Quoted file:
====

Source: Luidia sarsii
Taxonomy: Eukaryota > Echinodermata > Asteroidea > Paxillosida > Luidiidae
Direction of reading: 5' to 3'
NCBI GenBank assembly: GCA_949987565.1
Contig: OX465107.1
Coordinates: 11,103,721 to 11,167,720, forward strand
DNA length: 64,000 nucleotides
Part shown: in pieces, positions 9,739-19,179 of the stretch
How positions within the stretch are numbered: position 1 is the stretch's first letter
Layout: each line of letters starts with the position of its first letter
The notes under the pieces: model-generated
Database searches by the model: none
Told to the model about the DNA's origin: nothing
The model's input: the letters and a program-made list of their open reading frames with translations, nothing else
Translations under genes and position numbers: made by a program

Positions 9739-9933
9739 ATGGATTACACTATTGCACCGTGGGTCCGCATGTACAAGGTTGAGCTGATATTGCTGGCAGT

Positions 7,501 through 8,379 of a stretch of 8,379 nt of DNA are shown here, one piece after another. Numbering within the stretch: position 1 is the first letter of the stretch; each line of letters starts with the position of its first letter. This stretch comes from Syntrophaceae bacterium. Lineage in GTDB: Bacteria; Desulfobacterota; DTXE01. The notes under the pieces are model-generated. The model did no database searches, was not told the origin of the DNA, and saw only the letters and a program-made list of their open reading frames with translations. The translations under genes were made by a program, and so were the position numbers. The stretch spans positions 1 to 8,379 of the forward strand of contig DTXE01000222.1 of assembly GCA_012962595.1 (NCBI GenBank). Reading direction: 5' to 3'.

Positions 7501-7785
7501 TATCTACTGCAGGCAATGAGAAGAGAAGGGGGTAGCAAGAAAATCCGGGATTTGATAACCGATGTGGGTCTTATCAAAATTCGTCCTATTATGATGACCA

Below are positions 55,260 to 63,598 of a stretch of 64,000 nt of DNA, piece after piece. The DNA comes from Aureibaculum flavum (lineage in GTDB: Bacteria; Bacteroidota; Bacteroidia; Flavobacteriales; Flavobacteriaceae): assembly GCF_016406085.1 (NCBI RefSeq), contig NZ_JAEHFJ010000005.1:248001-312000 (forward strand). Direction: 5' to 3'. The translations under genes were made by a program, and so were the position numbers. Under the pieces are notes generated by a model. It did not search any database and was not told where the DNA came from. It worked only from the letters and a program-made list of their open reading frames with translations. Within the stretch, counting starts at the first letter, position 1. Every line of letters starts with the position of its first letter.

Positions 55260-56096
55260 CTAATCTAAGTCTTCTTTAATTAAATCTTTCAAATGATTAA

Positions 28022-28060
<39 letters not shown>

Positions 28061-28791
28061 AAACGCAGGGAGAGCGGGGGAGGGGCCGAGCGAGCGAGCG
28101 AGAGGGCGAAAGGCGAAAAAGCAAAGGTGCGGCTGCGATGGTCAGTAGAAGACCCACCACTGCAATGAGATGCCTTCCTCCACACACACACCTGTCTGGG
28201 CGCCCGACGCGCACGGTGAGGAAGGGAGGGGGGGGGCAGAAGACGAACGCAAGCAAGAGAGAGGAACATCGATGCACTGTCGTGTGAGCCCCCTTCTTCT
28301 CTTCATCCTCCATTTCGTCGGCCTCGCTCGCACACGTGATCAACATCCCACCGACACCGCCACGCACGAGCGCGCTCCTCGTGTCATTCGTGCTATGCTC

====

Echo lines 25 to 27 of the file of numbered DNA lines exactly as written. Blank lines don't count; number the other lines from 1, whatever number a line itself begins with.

<39 letters not shown>

Positions 28061-28791
28061 AAACGCAGGGAGAGCGGGGGAGGGGCCGAGCGAGCGAGCG